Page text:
Hints from the Health Department. Leaflet from the archive of the Society of Medical Officers of Health. Credit: Wellcome Collection, London
[Report of the Medical Officer of Health for London County Council]
The following table shows that the London death rate from the first six of these principal
epidemic diseases, viz., smallpox, measles, scarlet fever, diphtheria, whooping cough and fever
was, in 1891-1900, higher than that of any of these towns except St. Petersburg, and in 1901 was
higher than that of any except St. Petersburg and New York.
The death rates from the principal epidemic diseases in the several metropolitan boroughs in 1901 are shown in the following table—
|Metropolitan borough.||Deaths in 1901.||Death rate per 1,000 living.||Metropolitan borough.||Deaths in 1901.||Death rate per 1,000 living.|
|Westminster, City of||245||1.34||Bermondsey||377||2.90|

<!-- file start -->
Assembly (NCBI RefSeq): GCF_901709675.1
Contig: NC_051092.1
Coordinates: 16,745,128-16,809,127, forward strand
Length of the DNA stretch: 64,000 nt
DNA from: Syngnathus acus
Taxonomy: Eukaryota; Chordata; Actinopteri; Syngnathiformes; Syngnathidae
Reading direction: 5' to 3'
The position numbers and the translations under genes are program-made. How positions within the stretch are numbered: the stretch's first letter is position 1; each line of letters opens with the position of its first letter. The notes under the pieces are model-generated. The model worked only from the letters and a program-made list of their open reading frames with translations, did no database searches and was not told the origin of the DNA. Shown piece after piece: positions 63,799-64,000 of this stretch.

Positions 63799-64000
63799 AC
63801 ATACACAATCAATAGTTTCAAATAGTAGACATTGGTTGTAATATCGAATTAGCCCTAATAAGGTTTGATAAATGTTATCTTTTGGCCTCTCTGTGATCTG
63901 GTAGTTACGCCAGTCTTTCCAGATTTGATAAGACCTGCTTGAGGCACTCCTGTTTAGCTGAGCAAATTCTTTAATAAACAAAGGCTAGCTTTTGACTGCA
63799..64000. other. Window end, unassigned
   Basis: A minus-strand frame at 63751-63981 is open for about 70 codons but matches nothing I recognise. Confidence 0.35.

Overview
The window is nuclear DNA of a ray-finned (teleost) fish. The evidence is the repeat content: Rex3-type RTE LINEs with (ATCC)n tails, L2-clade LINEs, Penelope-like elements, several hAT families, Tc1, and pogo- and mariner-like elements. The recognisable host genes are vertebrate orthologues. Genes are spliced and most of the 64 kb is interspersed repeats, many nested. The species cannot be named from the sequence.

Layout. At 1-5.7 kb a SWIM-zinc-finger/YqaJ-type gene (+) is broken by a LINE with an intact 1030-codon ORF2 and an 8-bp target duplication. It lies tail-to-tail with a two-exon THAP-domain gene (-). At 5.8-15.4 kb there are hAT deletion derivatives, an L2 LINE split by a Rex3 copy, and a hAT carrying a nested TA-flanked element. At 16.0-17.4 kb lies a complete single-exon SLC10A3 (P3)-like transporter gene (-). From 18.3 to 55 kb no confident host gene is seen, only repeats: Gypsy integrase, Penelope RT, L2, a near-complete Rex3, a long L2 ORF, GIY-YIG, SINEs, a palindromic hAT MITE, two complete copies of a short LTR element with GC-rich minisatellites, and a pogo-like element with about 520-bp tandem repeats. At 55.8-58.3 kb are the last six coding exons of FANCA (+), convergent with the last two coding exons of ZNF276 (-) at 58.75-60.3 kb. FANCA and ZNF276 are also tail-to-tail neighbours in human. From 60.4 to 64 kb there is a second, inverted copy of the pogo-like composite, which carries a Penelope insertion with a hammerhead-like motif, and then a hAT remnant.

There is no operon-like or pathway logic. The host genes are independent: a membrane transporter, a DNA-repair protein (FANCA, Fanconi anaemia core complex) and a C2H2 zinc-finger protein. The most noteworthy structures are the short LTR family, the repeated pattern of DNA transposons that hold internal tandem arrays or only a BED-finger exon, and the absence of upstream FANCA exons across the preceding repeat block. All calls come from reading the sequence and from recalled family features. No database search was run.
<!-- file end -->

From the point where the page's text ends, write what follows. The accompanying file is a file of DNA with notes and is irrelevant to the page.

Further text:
|London, City of||28||1.06|
The eastern group of districts had the highest mortality from the principal epidemic
diseases in 1901, viz., 2.82 per 1,000 living, and the northern groups the lowest (1.95). Among
the metropolitan boroughs, Poplar had the highest death rate (3.04) and Hampstead the lowest
Smallpox and Vaccination.
The deaths from smallpox in the administrative county of London numbered 229 in 1901,
and 4 deaths were attributed to cownox and effects of vaccination.
The death rates from smallpox in successive periods have been as follows—
|Period.||Smallpox death rate per 1,000 living.||Period.||Smallpox death rate per 1,000 living.|
In this table where — is inserted no deaths occurred.
1 See footnote (1), page 9. * See footnote 2'), page 9.